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Posted in Behind the Scenes, Getty Foundation

The Getty Foundation’s 30th Anniversary

Shelf of exhibition catalogues from Pacific Standard Time: Art in L.A., 1945-1980
Pacific Standard Time publications

A look back at the Getty Foundation’s 30 years of support for study and preservation of the visual arts. More»

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Posted in Architecture and Design, Getty Foundation, Philanthropy

India’s Vibrant Cultural Heritage Comes to Life at Nagaur Fort

Nagaur, Sheesh Mahal: vault painting with ladies amid clouds and lightning bolts. © Courtauld Institute of Art
Nagaur, Sheesh Mahal: vault painting with ladies amid clouds and lightning bolts. © Courtauld Institute of Art

A 20-year project Initiated by the Getty Foundation at the Historic Fort Has Lasting Effects Located in northwest India, a two hour drive from the fortress city of Jodhpur in Rajasthan lies the Nagaur-Ahhichatragarh Fort. Begun in the 12th century… More»

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Posted in Art, Exhibitions and Installations, J. Paul Getty Museum, Photographs, Film, and Video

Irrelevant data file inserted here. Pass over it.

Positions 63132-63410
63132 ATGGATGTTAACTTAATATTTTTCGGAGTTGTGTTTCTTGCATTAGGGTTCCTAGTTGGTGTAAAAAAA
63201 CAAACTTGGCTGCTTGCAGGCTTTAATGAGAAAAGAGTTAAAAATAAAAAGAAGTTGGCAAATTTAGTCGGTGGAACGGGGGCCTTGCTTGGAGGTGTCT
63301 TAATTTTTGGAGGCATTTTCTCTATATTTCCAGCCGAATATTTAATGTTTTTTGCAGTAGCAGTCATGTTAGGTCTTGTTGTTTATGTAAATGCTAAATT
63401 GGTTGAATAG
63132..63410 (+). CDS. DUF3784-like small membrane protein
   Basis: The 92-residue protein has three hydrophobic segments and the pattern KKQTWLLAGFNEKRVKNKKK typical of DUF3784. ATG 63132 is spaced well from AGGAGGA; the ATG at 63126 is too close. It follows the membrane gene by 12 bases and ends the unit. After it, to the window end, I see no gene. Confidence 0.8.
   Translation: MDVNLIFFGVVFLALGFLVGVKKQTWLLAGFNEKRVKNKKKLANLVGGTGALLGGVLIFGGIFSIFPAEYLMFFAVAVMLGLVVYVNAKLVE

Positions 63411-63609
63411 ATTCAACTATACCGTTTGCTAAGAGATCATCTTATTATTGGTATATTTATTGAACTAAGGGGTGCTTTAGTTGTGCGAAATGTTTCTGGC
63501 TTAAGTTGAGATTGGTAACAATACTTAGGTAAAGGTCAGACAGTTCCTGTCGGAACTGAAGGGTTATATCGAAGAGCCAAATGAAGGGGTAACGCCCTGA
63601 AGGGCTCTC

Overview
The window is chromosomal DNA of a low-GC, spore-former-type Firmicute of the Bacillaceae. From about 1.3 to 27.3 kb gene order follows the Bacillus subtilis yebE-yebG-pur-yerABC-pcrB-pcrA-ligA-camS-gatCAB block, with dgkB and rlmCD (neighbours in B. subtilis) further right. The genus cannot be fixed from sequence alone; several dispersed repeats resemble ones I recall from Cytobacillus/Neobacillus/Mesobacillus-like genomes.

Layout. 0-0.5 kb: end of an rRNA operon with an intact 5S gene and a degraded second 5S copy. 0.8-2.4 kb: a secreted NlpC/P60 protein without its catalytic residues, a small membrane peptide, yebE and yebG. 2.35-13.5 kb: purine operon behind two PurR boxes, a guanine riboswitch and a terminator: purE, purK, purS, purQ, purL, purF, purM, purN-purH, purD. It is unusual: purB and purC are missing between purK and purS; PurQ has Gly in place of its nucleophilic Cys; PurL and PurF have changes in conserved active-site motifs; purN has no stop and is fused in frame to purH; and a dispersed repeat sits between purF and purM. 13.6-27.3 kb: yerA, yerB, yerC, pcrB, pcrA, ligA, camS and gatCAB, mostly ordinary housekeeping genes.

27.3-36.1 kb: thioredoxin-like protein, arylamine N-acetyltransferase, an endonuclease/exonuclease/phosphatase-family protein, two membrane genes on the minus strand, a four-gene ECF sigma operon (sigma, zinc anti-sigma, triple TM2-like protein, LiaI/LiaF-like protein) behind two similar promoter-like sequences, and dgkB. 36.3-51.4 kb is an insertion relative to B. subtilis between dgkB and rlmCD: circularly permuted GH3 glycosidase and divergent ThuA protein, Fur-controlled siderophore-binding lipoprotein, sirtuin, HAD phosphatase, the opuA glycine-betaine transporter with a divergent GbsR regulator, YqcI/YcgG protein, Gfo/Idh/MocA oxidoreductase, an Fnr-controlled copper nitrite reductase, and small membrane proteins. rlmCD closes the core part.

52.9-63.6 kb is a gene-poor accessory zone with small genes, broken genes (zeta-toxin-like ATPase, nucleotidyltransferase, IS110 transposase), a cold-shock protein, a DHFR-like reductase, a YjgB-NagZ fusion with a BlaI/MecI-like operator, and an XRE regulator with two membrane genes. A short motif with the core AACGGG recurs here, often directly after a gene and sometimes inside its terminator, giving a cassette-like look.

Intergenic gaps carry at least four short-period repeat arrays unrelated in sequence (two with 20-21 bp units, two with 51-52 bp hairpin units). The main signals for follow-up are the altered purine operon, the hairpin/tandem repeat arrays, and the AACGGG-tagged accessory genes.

Pointing East, Thinking West: Felice Beato’s Photographic View

Interior of the Sikh Temple with Marble Mosaic, Felice Beato (British, born Italy, 1832–1909), negative, 1858; print 1862. Printed by Henry Hering. The J. Paul Getty Museum, 84.XM.475.7

Whether he planted his tripod in India, China, Japan, Korea, or Burma, the Italian-born photographer Felice Beato always portrayed a country’s culture through a distinctly Western lens. The Museum’s current exhibition of his work, Felice Beato: A Photographer on the… More»

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      ROSE

      This milky pink boomed into popularity because of a marketing ploy, a mistress, and its ambiguous origins.

      In an effort to compete with the renowned Meissen porcelain factory, the French Sèvres manufactory recruited the glamorous Madame de Pompadour (mistress to King Louis XV). Like a smart sponsorship deal, Sèvres gave her all the porcelain she requested. 

      Introduced in 1757, this rich pink exploded on the scene thanks to favoritism by Madame Pompadour herself. 

      The glaze itself had a weird history. To the Europeans it looked Chinese, and to the Chinese it was European. It was made based on a secret 17th-century glassmaker’s technique, involving mixing glass with flecks of gold.

      For more on colors and their often surprising histories, check out The Brilliant History of Color in Art.

      12/19/14

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